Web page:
A national Holiday in their honor would not only draw us a map directly to those we have to thank for our virtual cartographic wonders, but also maybe...just maybe...it would draw attention to the many wonderful maps and minimaps that exist in games, and open many new eyes to the secrets they hold.
Like...incoming enemies, for example.
Those might be good to notice sometimes.
Not all holidays are joyous events. Some are solemn days where we as a society are drawn to awareness of a major issue or happening -- to reflect upon it and to help those affected by it.
Granted, usually these holidays are about physical illnesses and are more accurately called holi-months, but we felt like the list would be incomplete without at least one day in remembrance of all those friends and gamers who have been lost to the terrible black hole that is the RPG.
Bags upon empty bags of potato chips. Piles of forgotten Mountain Dew bottles. Stacks of unwashed bowls. PRIMA strategy guides or browser histories with GameFAQS. These are all telltale signs.
World of Warcraft. The Elder Scrolls. Fallout.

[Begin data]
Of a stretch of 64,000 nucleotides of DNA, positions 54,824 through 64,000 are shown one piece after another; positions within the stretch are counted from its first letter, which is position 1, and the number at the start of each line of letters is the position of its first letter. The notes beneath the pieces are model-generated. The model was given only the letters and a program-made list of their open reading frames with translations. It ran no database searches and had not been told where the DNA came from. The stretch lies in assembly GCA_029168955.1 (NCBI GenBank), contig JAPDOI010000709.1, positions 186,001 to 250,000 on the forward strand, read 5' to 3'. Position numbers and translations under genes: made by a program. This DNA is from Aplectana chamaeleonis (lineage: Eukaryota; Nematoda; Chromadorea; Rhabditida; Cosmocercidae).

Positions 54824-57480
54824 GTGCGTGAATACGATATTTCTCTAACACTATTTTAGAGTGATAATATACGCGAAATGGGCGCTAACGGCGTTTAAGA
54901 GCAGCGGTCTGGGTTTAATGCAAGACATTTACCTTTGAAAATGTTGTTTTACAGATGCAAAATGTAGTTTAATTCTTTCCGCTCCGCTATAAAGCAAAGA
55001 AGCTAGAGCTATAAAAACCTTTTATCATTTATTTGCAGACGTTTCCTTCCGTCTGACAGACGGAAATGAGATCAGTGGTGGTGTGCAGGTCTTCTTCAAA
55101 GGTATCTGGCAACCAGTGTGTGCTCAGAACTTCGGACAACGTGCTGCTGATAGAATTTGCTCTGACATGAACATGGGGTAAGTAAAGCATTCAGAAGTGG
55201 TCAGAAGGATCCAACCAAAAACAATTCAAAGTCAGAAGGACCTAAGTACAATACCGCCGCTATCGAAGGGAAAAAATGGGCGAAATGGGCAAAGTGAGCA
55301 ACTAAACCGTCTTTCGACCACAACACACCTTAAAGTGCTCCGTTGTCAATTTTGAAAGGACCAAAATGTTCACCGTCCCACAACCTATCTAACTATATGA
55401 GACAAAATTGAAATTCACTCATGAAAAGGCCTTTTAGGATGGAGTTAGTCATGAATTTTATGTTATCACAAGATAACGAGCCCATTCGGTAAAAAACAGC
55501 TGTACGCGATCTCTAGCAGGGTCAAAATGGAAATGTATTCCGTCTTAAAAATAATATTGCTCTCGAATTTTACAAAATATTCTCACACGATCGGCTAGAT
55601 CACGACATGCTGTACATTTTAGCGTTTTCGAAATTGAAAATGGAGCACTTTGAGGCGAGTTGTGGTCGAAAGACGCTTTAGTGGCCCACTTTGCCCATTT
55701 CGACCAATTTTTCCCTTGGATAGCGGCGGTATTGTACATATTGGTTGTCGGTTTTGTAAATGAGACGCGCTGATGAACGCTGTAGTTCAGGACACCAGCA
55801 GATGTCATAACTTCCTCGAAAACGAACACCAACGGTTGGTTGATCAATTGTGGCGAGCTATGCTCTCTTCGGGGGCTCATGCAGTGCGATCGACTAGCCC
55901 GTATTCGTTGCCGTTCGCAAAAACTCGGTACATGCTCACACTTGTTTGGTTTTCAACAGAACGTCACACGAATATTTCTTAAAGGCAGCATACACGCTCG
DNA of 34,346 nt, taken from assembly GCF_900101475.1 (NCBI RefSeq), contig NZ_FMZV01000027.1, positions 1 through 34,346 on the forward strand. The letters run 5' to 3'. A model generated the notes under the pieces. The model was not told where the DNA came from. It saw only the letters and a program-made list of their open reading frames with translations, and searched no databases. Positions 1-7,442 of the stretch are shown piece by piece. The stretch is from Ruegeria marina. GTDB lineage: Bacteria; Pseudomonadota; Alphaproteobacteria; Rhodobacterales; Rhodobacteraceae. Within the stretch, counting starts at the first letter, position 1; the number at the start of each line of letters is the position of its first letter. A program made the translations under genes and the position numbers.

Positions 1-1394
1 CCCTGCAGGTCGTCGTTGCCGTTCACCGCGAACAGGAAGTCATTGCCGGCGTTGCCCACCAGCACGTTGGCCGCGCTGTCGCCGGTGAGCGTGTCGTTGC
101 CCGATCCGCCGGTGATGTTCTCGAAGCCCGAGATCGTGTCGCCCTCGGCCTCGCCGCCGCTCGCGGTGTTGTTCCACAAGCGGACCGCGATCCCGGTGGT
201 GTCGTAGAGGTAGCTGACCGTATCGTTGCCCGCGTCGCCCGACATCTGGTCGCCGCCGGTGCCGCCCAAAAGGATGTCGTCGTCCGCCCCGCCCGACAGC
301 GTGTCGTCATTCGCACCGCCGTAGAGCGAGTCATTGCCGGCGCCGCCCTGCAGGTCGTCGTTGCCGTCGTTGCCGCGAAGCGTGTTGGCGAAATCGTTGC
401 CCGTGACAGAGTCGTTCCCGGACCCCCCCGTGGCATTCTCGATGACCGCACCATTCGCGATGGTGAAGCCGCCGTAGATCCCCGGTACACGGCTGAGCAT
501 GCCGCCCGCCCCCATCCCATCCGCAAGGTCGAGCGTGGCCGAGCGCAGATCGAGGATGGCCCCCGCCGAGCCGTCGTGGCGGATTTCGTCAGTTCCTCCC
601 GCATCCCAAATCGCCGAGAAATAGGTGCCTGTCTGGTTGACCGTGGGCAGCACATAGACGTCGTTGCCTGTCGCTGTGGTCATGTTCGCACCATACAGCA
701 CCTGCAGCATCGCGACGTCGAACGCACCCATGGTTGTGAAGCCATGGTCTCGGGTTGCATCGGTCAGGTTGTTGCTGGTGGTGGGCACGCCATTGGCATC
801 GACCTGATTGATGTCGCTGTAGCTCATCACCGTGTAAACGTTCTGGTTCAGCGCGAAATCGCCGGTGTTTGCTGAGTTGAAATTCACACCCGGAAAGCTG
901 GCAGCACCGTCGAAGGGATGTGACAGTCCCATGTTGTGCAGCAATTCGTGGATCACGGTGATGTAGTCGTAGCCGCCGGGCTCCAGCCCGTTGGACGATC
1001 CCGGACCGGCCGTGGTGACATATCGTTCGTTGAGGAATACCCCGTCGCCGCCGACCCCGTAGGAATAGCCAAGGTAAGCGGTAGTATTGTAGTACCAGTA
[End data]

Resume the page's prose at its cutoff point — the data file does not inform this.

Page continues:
There are many names for this monster that hides our loved ones from us. When I battled with it, it was called Suikoden, or Final Fantasy -- some substrains of the menace that experts titled a "JRPG".
An awareness holiday of the all-consuming void of the RPG would help each of us take a moment to remember to seek out those wretched souls chained to their platforms. To take them by the hand and say:
"No, no it's okay. You don't have to do this. Come with me. Come away from the game. You don't have to spend your whole life grinding skeletons for cheese wheels. Yes, the mudcrubs will still be there tomorrow. You don't have to do this anymore. Life can be better than this."
While we're talking mostly U.S. national celebrations, there's certainly room for at least one of the top 5 gaming holidays to be more globally focused -- gaming is a worldwide phenomenon, after all.